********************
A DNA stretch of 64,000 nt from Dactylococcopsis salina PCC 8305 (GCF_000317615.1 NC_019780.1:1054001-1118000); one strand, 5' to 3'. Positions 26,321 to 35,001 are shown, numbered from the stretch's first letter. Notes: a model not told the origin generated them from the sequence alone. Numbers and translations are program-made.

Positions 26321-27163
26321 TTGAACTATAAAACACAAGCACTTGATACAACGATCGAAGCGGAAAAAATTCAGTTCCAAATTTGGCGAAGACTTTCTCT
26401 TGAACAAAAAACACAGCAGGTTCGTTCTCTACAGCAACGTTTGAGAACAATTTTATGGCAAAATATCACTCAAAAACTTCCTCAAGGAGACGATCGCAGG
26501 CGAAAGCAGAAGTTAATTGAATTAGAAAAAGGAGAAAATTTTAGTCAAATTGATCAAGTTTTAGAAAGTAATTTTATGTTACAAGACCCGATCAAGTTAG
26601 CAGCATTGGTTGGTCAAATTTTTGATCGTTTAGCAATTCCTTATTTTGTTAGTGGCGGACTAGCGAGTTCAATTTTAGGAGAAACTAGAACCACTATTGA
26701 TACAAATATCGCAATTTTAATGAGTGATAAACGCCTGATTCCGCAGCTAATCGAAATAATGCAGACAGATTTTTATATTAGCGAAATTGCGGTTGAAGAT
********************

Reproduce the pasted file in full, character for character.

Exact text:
A DNA stretch of 64,000 nt from Dactylococcopsis salina PCC 8305 (GCF_000317615.1 NC_019780.1:1054001-1118000); one strand, 5' to 3'. Positions 26,321 to 35,001 are shown, numbered from the stretch's first letter. Notes: a model not told the origin generated them from the sequence alone. Numbers and translations are program-made.

Positions 26321-27163
26321 TTGAACTATAAAACACAAGCACTTGATACAACGATCGAAGCGGAAAAAATTCAGTTCCAAATTTGGCGAAGACTTTCTCT
26401 TGAACAAAAAACACAGCAGGTTCGTTCTCTACAGCAACGTTTGAGAACAATTTTATGGCAAAATATCACTCAAAAACTTCCTCAAGGAGACGATCGCAGG
26501 CGAAAGCAGAAGTTAATTGAATTAGAAAAAGGAGAAAATTTTAGTCAAATTGATCAAGTTTTAGAAAGTAATTTTATGTTACAAGACCCGATCAAGTTAG
26601 CAGCATTGGTTGGTCAAATTTTTGATCGTTTAGCAATTCCTTATTTTGTTAGTGGCGGACTAGCGAGTTCAATTTTAGGAGAAACTAGAACCACTATTGA
26701 TACAAATATCGCAATTTTAATGAGTGATAAACGCCTGATTCCGCAGCTAATCGAAATAATGCAGACAGATTTTTATATTAGCGAAATTGCGGTTGAAGAT